Following in the footsteps of its fellow post-grunge compatriots like Creed, Staind, and Nickelback, Shinedown came together in 2001 to keep the American hard rock flag flying high and proud. Hailing from Jacksonville, Florida, their 2003 debut album Leave A Whisper also showed off their southern rock roots a bit with the hit songs "45," and the Lynyrd Skynyrd cover "Simple Man," which would eventually elevate the album to platinum sales status. They followed with Us and Them in 2005, and The Sound Of Madness in 2008, which have sold over 8 million albums combined.
Somewhere In The Stratosphere is the latest live release from Shinedown, and it comes in a 2CD/2DVD set that can be picked up for the reasonable price of about $20. The package captures live sets from its Carnival of Madness (electric) and Anything and Everything (acoustic) tours. The acoustic set is the longest and better of the two, with a running time of about 118 minutes, and the electric set covers about 72 minutes. The CD and DVD audio sounds pretty much the same, other than the fact that they edited out all of the between-song storytelling on the acoustic CD.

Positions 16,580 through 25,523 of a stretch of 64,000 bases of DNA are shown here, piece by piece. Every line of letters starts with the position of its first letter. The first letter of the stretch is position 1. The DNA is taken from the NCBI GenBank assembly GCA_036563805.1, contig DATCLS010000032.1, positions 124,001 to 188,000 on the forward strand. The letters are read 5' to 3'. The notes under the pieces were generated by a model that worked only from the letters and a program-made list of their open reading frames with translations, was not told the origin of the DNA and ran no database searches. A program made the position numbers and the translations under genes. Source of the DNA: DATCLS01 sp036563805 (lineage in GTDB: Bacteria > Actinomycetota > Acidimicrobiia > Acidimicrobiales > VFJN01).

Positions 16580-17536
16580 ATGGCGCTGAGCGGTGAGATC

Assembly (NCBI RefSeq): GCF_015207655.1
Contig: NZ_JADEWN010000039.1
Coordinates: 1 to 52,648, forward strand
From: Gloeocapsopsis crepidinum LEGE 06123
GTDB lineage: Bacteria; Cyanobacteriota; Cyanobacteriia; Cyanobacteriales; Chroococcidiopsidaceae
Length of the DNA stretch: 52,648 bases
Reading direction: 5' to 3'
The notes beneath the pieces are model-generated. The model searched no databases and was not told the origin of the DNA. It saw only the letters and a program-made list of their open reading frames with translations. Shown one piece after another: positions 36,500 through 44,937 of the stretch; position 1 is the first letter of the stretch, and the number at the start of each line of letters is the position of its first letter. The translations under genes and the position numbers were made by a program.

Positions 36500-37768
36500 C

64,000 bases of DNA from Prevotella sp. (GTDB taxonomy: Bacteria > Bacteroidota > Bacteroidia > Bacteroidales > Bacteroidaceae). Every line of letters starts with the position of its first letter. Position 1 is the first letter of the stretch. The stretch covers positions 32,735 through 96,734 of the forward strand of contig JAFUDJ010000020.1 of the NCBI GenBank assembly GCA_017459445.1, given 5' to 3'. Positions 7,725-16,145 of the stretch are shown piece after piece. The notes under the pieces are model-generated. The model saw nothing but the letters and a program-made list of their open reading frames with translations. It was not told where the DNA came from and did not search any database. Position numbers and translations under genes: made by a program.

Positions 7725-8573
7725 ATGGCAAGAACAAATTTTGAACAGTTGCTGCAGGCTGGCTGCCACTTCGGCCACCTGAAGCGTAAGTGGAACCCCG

The first album I bought from Shinedown was their sophomore release Us And Them when it first came out in 2005, and I thought it was one of the best melodic, hard rock albums of the year. Every song has a completely different vibe and all but a couple of the album's 13 songs are exceptional. On the strength of that album, I picked up their debut album, Leave A Whisper, and although it has several outstanding moments, I didn't find it to be nearly as strong as Us And Them.
Shinedown's follow-up to Us And Them took nearly three years to make, and I was quite eager for its release after having their previous album in regular rotation in my car stereo. But the album really fell flat for me after the first few listens. The songs were either relentlessly heavy like the opening track and first single, "Devour," or one of many radio-friendly power ballads that dominate the album. The Sound Of Madness has since grown on me somewhat, so I was looking forward to seeing and hearing this new live release from the masters of radio-friendly rock.